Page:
Yesterday, the House of Representatives passed a debt ceiling bill, largely along partisan lines, that reflects a common-sense approach to addressing the federal government’s spending and our nation’s financial future.
The Limit, Save, Grow Act pairs an increase to the debt ceiling by $1.5 with needed spending cuts as well as other policies that would undo some of the radical Biden climate-change agenda, stave off an IRS hiring bonanza, and promote work rather than government dependency in America.
The bill passed 217-215, with four Republicans joining every Democrat in voting “No” on the legislation. The ball now swings to President Biden’s court as calls increase for him to negotiate with conservatives to raise the debt ceiling in a responsible way.
- Raises the debt ceiling by $1.5 trillion to prevent the U.S. from defaulting on its debt sometime this summer. The next borrowing limit would be reached on March 31, 2024.
- Cuts $130 billion in federal spending this fiscal year and caps any spending increase at 1% per year for the next decade
- Saves $4.8 trillion through FY 2033 according to the Congressional Budget Office (CBO) with about $4.3 trillion of policy savings and $545 billion of interest savings.
- Reduces debt by about $4.8 trillion
- Rescinds $50-$60 billion unspent COVID relief funds
- Repeals most of the misleadingly-named Inflation Reduction Act’s (IRA) energy and climate tax credit expansions saving $271 billion – $1.2 trillion
- Rescinds about $71 billion IRS funding in the IRA to hire 87,000 new agents
- Changes to energy, regulatory, and permitting policies
- Cancels President Biden’s student debt cancellation and Income-Driven Repayment (IDR) expansion saving $465 billion
- Imposes or expands work requirements in several federal safety net programs: Medicaid, the Supplemental Nutrition Assistance Program (SNAP), and Temporary Assistance for Needy Families (TANF) beneficiaries.
According to a CBS News/YouGov poll from last week, Americans support raising the debt ceiling, especially if it means the U.S. would default without doing so.
The President and his advisors refuse to negotiate demanding a “clean” debt ceiling bill, meaning no spending cuts. The folly of this position for the American people is that raising the debt ceiling with no spending cuts will only accelerate hardship from our burgeoning $31 trillion debt.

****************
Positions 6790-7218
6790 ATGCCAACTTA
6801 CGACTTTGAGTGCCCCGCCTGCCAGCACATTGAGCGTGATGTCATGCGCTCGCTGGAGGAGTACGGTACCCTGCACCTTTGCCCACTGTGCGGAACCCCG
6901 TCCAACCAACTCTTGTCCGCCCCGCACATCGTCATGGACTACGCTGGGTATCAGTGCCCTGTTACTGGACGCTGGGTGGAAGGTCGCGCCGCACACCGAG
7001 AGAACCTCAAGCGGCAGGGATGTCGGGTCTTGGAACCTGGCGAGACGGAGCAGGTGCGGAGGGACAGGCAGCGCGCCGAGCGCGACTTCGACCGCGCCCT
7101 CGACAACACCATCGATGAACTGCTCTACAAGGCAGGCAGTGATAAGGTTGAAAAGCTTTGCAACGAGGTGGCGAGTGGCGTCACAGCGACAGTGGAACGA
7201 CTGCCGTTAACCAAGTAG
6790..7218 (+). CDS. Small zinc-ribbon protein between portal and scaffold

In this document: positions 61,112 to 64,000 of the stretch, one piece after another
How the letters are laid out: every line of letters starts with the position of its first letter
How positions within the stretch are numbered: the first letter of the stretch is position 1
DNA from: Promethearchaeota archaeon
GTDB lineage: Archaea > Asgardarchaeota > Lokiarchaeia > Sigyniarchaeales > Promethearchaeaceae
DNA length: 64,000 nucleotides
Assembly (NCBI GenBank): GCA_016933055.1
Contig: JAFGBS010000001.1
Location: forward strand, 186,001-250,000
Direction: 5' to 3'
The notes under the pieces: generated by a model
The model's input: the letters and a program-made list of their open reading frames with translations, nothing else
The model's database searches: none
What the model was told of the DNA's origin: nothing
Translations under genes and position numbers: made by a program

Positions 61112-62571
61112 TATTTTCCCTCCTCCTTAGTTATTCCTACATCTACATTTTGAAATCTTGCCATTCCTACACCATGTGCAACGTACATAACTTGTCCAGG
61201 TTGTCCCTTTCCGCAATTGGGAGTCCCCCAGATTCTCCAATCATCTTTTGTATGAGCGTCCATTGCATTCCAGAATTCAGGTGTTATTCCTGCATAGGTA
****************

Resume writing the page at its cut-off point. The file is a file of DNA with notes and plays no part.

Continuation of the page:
President Biden’s position is akin to a person recklessly racking up substantial credit card debt and then asking the bank to raise his credit card limit even higher but with no plan or intention to pay down his credit card balance or slow down on spending. It’s irresponsible.
Limit, Save, Grow is a plan to cut down on spending now and in the future.
The intention behind work requirements is to get more Americans back to work given that nearly 6 million people are unemployed despite 9.9 million open jobs so that companies can boost production and increase economic growth.
President Biden faces calls from his own party to negotiate with conservatives now that this bill has been passed.
The missing element from all of these discussions is entitlement reform. If Congress fails to enact any reform to the political “third rail” programs, seniors will experience cuts.
As my colleague May Mailmen wrote in Real Clear Policy,
Social Security taxes workers to pay retirement benefits to seniors 67 and older. In 2022, we spent $1.2 trillion on a senior population of 49 million and another $9 million on disabled workers. (Lest the word “trillion” sound trite, if you go back 1 trillion seconds, you’d be in 30,000 B.C.) The program currently runs in the red and will run out of money in roughly 10 years, at which point the average retiree will face an approximate $5,000 annual cut in benefits.
Medicare provides health insurance for people aged 65 and older. In 2022, the United States spent $767 billion on the program, which covers around 80 million elderly and disabled people. Medicare will be insolvent in 2028.
Raising the nation’s ability to borrow with no plans to curb out-of-control spending is a no-go. The debt ceiling offers an opportunity to enact restraint in spending that both parties have lacked in the past.
We’ll continue to follow these debt ceiling negotiations.